Why You Should Adopt Animals, Not Shop for Them
Companion animals should be considered members of the family, so it makes sense to call it “adoption” when you bring one into your home. But what does “adoption” mean, exactly?
It means giving a loving home to a dog or cat in an animal shelter or struggling to survive on the streets. There are about 70 million homeless animals in the U.S. at any given time.
And it means never buying dogs, cats, hamsters, fish, birds, guinea pigs, mice, or any other animals from pet stores or breeders. When a newborn puppy or kitten is purchased from a breeder or pet store, a homeless one doesn’t get to be part of a family.
Here are some commonly asked questions and our answers:
- What’s the difference between a pet store and an animal shelter?
Pet stores sell animals for profit. Most animals sold in pet stores have been bred in factory farm–like breeding mills, where they were confined to tiny, filthy cages or bins. These facilities mass-produce animals as if they were products, often ignoring their basic needs. Many are shipped inside cramped containers to pet stores and arrive malnourished, dehydrated, ill, or injured. Dead and dying animals are considered part of the “cost” of doing business.
Animals aren’t products—they’re sensitive beings. Some pet stores and breeders have options to buy animals online, which encourages the public to view them as impulse purchases no different from fashion accessories acquired on a whim and discarded when the novelty wears off—rather than thinking, feeling individuals who deserve love and respect.
While a pet store’s goal is to make money, an animal shelter’s goal is to protect neglected, abused, and homeless animals and prevent suffering. An animal shelter is a staffed facility where homeless animals—and animals seized by authorities in cruelty cases—find safety and comfort, are cared for, and are made available for adoption. Temporarily housing animals in shelters keeps them from being loose on the streets, where they would struggle to find clean food and water, risk being hit by cars or attacked by other animals or cruel humans, and face other potential dangers.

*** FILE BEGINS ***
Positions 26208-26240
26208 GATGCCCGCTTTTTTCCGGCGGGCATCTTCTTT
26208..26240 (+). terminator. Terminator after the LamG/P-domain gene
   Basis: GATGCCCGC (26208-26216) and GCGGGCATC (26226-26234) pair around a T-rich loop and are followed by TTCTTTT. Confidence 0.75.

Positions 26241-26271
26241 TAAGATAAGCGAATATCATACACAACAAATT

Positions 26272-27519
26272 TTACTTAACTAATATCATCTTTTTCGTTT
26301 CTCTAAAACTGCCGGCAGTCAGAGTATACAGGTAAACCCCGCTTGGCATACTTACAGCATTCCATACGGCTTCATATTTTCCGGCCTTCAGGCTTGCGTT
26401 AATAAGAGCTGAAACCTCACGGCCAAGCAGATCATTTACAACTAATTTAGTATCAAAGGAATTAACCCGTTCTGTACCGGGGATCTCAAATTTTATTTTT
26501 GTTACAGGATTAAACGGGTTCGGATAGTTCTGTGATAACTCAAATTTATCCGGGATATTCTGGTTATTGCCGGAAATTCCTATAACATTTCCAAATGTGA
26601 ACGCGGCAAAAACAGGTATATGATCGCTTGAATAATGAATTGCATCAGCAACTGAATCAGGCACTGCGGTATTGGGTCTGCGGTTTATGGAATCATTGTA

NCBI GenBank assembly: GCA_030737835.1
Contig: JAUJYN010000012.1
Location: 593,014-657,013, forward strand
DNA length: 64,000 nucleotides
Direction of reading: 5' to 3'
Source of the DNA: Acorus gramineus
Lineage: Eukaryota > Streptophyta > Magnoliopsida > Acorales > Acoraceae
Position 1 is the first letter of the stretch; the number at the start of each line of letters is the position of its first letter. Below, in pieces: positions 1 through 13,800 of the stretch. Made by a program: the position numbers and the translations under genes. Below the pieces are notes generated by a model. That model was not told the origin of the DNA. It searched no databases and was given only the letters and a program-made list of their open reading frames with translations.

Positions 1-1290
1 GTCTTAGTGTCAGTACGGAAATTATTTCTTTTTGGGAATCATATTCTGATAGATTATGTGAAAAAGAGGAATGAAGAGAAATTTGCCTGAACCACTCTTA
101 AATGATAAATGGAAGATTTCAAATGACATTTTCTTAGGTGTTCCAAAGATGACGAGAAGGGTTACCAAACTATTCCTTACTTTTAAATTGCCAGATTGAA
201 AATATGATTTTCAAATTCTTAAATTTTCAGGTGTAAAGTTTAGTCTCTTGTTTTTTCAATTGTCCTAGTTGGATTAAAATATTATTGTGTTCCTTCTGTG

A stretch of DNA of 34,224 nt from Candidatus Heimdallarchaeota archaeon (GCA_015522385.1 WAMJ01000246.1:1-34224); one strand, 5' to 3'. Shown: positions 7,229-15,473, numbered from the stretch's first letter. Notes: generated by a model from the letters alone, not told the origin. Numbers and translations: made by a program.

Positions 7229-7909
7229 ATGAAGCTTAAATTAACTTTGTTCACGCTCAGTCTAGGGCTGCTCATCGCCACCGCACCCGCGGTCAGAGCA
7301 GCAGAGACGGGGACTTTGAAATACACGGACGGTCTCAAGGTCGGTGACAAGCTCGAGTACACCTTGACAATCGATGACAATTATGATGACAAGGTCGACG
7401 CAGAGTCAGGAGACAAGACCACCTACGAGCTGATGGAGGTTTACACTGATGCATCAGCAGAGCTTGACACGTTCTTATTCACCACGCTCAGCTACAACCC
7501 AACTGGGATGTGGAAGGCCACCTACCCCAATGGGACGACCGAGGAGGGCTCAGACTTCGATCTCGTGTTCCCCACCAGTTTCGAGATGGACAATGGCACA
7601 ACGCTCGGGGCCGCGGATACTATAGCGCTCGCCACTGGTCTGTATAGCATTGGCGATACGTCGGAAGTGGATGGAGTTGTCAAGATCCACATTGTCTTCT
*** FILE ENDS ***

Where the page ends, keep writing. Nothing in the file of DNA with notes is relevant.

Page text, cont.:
- I feel bad for animals in pet stores. Can I save them by buying them?
You should never buy an animal from a pet store or breeder. If you do, another animal will be bred at a mill to replace the one you bought. It’s a never-ending cycle of misery. Every dollar spent at a store that sells live animals contributes to more animals’ suffering.
- Animal shelters charge adoption fees. Isn’t that the same as buying an animal?
Shelter adoption fees go toward the costs of housing, feeding, and supplying needed veterinary care to animals. When you shop at pet stores or breeders, they use the money to abuse more animals and line their own pockets.
- Are some breeders and pet stores worse than others?
There’s no such thing as a “responsible” breeder, because there’s nothing responsible about bringing more companion animals into a world that already has too many. Each time a breeder or pet store sells a litter, it’s motivated to breed and sell another one. There are only so many homes available for dogs each year, and for every slot filled by a dog from a breeder, there’s one less home available for a dog in a shelter.
Here’s How You Can Help Companion Animals
If you’re ready for the commitment of welcoming an animal into your family, be sure to adopt from a shelter, rather than shopping at a pet store or breeder.
Want to support your local shelter even if you aren’t ready to adopt? Giving a home to one dog or cat is a wonderful thing, but sterilizing one dog or cat will potentially prevent hundreds (if not thousands) of animals from suffering and dying by preventing generations of puppies and kittens from being born. Inform your friends, family, and community members about the importance of spaying and neutering. Go even further by helping to get spay/neuter laws passed to save more lives.
You could also host a fundraising drive at your school for a local animal shelter, volunteer to walk dogs and interact with cats at the shelter, or just spread the word and tell others why they should adopt animals, not shop for them.
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